Book Review - Return To Titanic by Robert D. Ballard
Since I find the whole Titanic story fascinating, I checked out Return To Titanic - A New Look At The World's Most Famous Lost Ship by Robert D. Ballard with Michael S. Sweeney. It's a beautiful book with a definite agenda.
Ballard was the person who originally discovered the sunken remains of the Titanic in 1985. He returns for another look at the ship in May 2004 and undertakes a project to get as complete of an external photo record of the ship as possible. He has definite opinions about the large number of visitors and scavengers who have, in his view, greatly accelerated the deterioration of the ship over the last few years. By comparing photographs of certain key areas, you can see where damage has occurred. Certain popular spots on the ship have become defacto landing areas for submersibles, and they've broken down decking and walls. Pirate scavengers have literally torn open parts of the ship or cut off sections in order to get prized souvenirs, like the phone system from the crow's nest where the first iceberg sighting occurred. The photography is beautiful, and the story of the return trip is interesting.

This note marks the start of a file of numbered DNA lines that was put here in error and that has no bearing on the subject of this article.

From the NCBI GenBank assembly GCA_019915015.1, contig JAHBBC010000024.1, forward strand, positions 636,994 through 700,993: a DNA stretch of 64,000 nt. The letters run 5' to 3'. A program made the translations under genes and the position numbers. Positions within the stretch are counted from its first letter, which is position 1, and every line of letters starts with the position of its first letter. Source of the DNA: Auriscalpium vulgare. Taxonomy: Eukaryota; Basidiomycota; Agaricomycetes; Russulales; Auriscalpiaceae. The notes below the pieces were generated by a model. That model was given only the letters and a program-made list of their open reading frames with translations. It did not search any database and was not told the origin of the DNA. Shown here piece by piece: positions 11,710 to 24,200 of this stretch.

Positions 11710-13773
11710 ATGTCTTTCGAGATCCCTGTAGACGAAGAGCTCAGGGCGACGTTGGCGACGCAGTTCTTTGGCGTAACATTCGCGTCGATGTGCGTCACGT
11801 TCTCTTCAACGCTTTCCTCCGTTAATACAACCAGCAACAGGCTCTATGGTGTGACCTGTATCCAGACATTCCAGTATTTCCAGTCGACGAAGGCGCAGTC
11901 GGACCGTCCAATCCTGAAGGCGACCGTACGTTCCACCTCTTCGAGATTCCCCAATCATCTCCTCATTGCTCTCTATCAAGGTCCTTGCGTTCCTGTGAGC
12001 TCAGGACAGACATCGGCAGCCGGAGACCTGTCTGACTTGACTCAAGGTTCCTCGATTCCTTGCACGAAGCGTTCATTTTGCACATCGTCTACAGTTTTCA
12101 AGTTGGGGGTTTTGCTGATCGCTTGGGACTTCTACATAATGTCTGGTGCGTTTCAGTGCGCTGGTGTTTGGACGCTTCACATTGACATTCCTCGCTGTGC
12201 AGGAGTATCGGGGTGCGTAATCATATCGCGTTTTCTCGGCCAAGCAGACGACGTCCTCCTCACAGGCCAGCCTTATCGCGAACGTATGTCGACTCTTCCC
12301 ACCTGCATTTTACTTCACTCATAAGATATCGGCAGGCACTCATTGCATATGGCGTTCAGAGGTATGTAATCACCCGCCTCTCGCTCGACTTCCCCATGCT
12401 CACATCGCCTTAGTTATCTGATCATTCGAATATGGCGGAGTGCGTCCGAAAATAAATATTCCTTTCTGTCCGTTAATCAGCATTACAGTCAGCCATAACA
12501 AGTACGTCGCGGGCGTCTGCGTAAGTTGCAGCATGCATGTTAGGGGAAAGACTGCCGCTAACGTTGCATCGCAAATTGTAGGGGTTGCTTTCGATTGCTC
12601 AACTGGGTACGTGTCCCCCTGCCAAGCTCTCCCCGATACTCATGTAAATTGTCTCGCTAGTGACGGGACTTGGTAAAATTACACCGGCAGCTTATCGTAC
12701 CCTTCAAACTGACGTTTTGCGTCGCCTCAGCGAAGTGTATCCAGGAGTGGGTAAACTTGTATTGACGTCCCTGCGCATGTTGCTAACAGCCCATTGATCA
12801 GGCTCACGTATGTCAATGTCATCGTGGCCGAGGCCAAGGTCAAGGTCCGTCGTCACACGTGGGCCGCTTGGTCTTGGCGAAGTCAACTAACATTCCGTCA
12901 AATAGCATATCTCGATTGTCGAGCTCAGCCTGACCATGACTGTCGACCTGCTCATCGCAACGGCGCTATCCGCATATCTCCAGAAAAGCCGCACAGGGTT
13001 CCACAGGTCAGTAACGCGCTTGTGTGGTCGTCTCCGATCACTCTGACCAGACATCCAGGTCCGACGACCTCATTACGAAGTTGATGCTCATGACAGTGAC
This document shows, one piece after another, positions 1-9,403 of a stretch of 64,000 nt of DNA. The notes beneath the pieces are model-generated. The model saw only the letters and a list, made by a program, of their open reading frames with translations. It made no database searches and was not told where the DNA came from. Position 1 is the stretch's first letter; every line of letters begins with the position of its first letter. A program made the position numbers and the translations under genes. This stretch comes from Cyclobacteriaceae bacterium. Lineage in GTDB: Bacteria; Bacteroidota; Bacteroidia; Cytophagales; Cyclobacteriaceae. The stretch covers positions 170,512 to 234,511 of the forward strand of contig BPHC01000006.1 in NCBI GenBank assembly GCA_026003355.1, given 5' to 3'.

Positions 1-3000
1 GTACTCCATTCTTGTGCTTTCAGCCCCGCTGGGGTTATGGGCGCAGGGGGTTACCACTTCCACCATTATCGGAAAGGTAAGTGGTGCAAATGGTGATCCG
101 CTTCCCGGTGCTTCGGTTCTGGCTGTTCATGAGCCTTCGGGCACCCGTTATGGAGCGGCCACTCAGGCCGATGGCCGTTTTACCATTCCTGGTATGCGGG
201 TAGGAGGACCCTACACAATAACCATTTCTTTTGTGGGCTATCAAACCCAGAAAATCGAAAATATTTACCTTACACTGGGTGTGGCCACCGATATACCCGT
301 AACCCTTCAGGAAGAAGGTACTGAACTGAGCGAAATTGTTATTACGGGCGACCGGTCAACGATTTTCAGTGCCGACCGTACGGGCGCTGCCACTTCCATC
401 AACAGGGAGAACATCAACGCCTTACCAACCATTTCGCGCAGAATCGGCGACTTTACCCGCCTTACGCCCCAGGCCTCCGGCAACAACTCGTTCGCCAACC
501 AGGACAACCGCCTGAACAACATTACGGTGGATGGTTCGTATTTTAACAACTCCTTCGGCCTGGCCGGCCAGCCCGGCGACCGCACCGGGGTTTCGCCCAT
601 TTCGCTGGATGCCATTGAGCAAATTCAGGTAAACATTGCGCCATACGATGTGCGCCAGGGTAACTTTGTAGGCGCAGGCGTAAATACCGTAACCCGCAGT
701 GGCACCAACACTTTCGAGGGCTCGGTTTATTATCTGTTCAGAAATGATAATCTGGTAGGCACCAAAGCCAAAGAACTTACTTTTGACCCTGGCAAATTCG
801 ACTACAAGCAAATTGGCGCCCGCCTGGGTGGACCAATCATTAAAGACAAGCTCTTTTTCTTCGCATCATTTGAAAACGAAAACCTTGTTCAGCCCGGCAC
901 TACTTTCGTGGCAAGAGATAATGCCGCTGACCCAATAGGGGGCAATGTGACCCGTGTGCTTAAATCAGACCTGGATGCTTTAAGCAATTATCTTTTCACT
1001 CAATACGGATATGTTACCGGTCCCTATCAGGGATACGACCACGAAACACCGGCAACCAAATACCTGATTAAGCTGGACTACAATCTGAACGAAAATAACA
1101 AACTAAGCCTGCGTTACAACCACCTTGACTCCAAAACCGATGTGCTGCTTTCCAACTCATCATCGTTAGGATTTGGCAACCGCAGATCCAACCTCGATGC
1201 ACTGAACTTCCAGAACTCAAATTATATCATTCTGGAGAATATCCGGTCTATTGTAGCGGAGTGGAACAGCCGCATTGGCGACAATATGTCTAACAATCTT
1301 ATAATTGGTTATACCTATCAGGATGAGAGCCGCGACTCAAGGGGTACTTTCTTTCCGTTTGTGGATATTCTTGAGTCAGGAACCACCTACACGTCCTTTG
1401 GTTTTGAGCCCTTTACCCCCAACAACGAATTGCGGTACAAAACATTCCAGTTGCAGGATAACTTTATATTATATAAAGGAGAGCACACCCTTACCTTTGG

The only thing that keeps me from giving this book a full five stars is the fact that the author is *very* opinionated about the damage to the ship being caused entirely by human visitors. He's adamant that things should be a "look but don't touch" situation, and I'm inclined to agree. But writing off all deterioration to people instead of the ravages of being submerged for over 90 years is a bit extreme. Since there's no baseline from 1912 forward, you have to assume that pictures from 1985 chronicle the way the ship was during all that time. I don't know that you can prove that conclusively. Regardless, if the Titanic is of interest to you, you should enjoy this book quite a bit.